Latest updates:
 
 

We hope you enjoy your visit here. Please join or login if you have joined before.

Banner
Banner
Banner
Banner
MT @ Facebook


Banner

Banner

Banner

Banner

Not logged in


Users online

39 guests

Welcome to our newest member, glass048ag

Redline - Gods and Monsters

Redline
Gods and Monsters
by Dave "That Metal Guy" Campbell at 10 October 2019, 6:08 AM

REDLINE hail from Birmingham, the ancestral home of Metal. Balls to the walls guitars, a locked and loaded rhythm section and a real powerhouse of a vocalist, REDLINE have forged their own distinctive blend of Classic Hard Rock and British Heavy Metal. With influences drawn from a rich heritage, the band have been compared to JUDAS PRIEST, SAXON, DIO, IRON MAIDEN and a host of others from the founding fathers of metal. “Gods and Monsters” is their latest offering, and contains eleven tracks.

The opening riff of “Gods and Monsters” definitely reminds me of the NWOBHM movement that occurred in the late 70’s/early 80’s. Vocally, Kez sound like a cross between Rob Halford and Biff Byford. “Empires” is a slightly faster, riff driven song with a bit of pizzazz. This song features a big chorus and a smoking guitar solo. “Prayer for the Dying” is a lumbering song featuring Kez’s vocal range. It has a bit of a depressing tone and reminds me of a baby born of LED ZEPPELIN and BLACK SABBATH. There isn’t much meat to the riff but the sound comes across as it should.

“Dark City” grumbles with a fat bass guitar riff, leading to a mid-tempo riff. It has a JUDAS PRIEST feel to it, but again, without much meat in the riffing. In the old school ways, a band could get away with just one main riff, but music has changed today and is much more complicated. “Killer” opens with a Geoff Tate like scream, hitting the ceiling. The chorus is trite however and the song never really gets off the ground. “Fields of Fire” opens with clean guitars and gives us our first real look at something different than the previous five tracks. It has a depressive tone and feels real with emotions. “Take it to the Grave” has a little more pep to it but still…it’s unusually boring and repetitive. “Nowhere Man” is another mid-tempo song that fails to get off the ground. Even if this was released during the NWOBHM movement, it would still be boring. I’m sorry but there isn’t much here to like.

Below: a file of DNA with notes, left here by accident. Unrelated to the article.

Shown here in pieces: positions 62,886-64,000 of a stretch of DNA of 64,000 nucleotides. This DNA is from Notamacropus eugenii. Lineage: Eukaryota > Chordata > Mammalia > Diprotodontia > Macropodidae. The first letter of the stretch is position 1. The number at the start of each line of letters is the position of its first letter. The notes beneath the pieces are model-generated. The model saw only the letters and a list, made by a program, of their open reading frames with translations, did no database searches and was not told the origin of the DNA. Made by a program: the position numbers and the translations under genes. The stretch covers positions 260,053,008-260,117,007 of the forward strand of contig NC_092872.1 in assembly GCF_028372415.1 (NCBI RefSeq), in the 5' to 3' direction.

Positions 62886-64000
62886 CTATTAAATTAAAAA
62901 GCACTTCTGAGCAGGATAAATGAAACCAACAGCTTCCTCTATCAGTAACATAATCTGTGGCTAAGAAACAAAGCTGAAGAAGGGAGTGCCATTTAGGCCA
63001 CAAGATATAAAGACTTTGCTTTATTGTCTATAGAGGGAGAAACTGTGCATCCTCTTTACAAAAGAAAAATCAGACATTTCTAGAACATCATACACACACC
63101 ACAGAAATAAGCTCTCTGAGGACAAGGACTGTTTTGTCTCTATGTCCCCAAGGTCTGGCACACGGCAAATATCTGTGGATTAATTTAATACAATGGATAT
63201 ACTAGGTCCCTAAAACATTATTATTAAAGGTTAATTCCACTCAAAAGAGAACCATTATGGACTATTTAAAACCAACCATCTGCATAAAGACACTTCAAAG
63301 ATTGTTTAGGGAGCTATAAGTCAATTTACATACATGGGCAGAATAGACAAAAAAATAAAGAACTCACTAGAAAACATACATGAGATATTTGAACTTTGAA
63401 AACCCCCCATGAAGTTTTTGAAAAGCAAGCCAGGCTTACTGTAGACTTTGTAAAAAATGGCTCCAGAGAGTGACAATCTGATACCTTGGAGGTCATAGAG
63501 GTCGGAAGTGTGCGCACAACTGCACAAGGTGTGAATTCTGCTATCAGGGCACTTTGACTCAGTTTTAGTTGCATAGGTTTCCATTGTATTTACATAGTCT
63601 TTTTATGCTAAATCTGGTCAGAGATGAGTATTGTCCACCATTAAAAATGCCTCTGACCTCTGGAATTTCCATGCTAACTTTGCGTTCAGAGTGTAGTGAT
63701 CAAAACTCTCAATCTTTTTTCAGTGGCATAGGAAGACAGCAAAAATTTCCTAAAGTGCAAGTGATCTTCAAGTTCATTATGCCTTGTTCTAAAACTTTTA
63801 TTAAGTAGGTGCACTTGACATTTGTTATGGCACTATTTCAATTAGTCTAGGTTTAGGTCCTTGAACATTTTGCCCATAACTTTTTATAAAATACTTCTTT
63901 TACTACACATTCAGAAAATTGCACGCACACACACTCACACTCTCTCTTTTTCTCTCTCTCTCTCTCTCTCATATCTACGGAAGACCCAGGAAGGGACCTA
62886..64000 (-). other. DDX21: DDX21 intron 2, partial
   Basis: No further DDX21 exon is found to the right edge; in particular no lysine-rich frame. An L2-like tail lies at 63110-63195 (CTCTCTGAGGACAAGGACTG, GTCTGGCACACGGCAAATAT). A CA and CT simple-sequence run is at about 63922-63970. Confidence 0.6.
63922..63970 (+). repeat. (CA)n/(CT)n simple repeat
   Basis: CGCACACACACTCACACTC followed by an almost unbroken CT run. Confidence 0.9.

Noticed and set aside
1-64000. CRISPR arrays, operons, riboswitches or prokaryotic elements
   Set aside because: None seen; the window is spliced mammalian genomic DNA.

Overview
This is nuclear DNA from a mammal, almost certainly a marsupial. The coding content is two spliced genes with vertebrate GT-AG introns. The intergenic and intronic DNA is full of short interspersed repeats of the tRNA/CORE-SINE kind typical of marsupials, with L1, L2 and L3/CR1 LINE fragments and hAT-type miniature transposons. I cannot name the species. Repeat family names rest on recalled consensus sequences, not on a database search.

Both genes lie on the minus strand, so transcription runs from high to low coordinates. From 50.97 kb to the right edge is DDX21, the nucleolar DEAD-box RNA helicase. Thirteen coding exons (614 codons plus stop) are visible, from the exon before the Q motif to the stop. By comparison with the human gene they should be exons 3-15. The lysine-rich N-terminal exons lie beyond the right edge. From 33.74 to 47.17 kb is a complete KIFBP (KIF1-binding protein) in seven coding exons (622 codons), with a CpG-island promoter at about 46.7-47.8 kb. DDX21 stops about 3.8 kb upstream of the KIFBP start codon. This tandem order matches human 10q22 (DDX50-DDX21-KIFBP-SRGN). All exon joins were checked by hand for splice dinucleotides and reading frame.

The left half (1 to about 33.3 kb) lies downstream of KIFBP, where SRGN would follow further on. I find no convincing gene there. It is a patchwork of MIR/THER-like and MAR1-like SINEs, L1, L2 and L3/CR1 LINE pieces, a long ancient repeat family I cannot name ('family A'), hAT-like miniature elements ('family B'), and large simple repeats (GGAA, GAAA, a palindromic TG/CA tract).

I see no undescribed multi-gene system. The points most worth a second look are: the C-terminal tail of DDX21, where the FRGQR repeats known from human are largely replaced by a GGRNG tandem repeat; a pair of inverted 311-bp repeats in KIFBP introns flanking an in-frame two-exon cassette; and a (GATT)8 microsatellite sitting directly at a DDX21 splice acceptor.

“Hell Mary” has a little more meat to pick off the bone with a sassy attitude and some great bass guitar work. It might be the best offering on the album. “Stand and Fight” is a faster moving track that again relies mostly on the riff to drive the sound. It has a little more attitude and Kez gives a great vocal performance. “322” closes the album, opening with some great lead guitar parts. I take it back. This song is the best on the album, really embracing melody and a down and dirty sound…and it’s an instrumental…and Kez is the best part of the band. This odd juxtaposition about sums up the album for me.

First, they can’t be a band from the NWOBHM movement, because that came and went decades ago. Second, while they are not bad musicians, they are doing nothing to forward the Metal scene. Perhaps they are just fine sounding as a tribute band of sorts to the greats from the past? They have a great singer who can serve them in a variety of ways, but as they are now, this is just another boring copy-cat band that you don’t need to waste any time on.

Songwriting: 2
Originality: 2
Memorability: 1
Production: 8

1 Star Rating

Tracklist:
1. Gods and Monsters
2. Empire
3. Prayer for the Dying
4. Dark City
5. Killer
6. Fields of Fire
7. Take it to the Grave
8. Nowhere Man
9. Hell Mary
10. Stand and Fight
11. 322
Lineup:
Kez Taylor – Vocals
Chris Basener – Guitar
Ade Yeomans – Guitar
Steve Reg-Hill – Bass
Mark Biddiscombe – Drums
Record Label: Escape Music
     


Rating

Unrated
You do not have permission to rate
 

Metal Temple © 2000-2014
Yiannis Mitsakos

Designed, Implemented and Hosted by PC Green